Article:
Indigenous nations throughout the United States, and throughout the globe, have entered an era of needful and authentic reclamation in the 21st century. In the wake of hundreds of years of stifling oppression and irreversible genocide, on an unfathomable scale and still not fully recognized as such in all historical contexts, we have now decided and continue to decide that our history – and indeed ourselves – will be defined by us. In unison, we are empowering and empowered and becoming utterly visible, not just to ourselves but to the rest of the world, as we must be in order to keep reclaiming our unique lifeways.
One of the most effective methods toward greater realization of the work of reclamation is to uphold tribal sovereignty. The ability and the decision to self-govern in ways that are viable, relevant, responsive and responsible are inherently ours. It is therefore crucial that we retain our right to autonomy, enhancing and strengthening it to the point of de facto existence everywhere, so that we are genuinely seen and heard – or made visible – and are recognized as not being mere tokens, symbols and caricatures. Tribal sovereignty must move well beyond symbolism, which in turn will continue to propel us beyond the generalized nonhumanistic treatment we have endured for far too long, whether doled out explicitly, implicitly or complicitly.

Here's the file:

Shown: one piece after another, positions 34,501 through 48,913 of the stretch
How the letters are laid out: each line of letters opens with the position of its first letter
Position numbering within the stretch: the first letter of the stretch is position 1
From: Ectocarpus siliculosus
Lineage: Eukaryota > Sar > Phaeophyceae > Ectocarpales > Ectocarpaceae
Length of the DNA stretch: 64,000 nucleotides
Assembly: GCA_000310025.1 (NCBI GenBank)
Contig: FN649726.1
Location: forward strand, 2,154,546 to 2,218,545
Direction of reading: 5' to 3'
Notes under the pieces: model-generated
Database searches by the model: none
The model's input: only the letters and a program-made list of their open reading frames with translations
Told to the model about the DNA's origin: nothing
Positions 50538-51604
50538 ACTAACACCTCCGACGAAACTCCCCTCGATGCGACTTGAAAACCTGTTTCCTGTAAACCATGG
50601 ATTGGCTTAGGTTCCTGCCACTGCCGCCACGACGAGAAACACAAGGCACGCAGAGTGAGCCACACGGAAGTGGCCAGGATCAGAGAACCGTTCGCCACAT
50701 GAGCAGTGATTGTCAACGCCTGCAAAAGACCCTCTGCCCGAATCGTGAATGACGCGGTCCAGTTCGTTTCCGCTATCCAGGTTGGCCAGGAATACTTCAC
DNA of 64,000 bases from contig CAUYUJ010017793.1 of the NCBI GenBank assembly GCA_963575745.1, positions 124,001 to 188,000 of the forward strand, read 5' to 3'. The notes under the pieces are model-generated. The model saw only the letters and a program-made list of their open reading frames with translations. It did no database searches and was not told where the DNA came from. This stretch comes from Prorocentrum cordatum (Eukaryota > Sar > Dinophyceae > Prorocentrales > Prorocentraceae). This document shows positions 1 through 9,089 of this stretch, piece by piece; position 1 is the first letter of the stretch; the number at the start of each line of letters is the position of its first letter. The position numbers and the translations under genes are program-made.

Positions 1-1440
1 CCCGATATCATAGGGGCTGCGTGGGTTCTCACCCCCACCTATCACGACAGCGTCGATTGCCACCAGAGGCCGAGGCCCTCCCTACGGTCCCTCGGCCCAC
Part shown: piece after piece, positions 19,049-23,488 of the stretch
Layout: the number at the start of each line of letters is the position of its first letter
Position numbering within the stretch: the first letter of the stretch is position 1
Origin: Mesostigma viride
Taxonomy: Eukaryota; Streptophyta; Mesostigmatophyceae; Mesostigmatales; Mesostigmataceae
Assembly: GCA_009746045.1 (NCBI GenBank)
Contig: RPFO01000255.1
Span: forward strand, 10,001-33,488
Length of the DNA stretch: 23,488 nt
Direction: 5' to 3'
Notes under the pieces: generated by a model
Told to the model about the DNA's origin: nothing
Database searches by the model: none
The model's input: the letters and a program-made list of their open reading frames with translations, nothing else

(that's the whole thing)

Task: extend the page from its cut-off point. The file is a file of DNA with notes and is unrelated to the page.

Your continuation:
Native nation rebuilding is a philosophy espoused by Native Nations Institute for Leadership, Management and Policy, or NNI for short, part of the University of Arizona, and Native Governance Center, as a partner organization. Both organizations emphasize strengthening tribal sovereignty via Native nation rebuilding (or building), which is defined by NNI as the “efforts Native nations make to increase their capacities for self-rule and for self-determined, sustainable community and economic development.” And further, “(n)ation building involves building institutions of self-government that are culturally appropriate to the nation and that are effective in addressing the nation’s challenges. It involves developing the nation’s capacity to make timely, strategically informed decisions about its affairs and to implement those decisions. It involves a comprehensive effort to rebuild societies that work. In other words, a nation-building approach understands that tribes are not merely interest groups, but governing nations confronting classic problems of human societies.”
The time-tested means to the end that is Native nation rebuilding has emerged as five core principles identified by NNI and the Harvard Project on American Indian Economic Development as follows:
• Sovereignty. Native nations that have been willing and able to assert self-governing power have significantly increased their chances of sustainable economic development.
• Capable governing institutions. The chances of sustainable development rise as Indigenous nations put in place effective, nonpoliticized dispute-resolution mechanisms and build capable bureaucracies.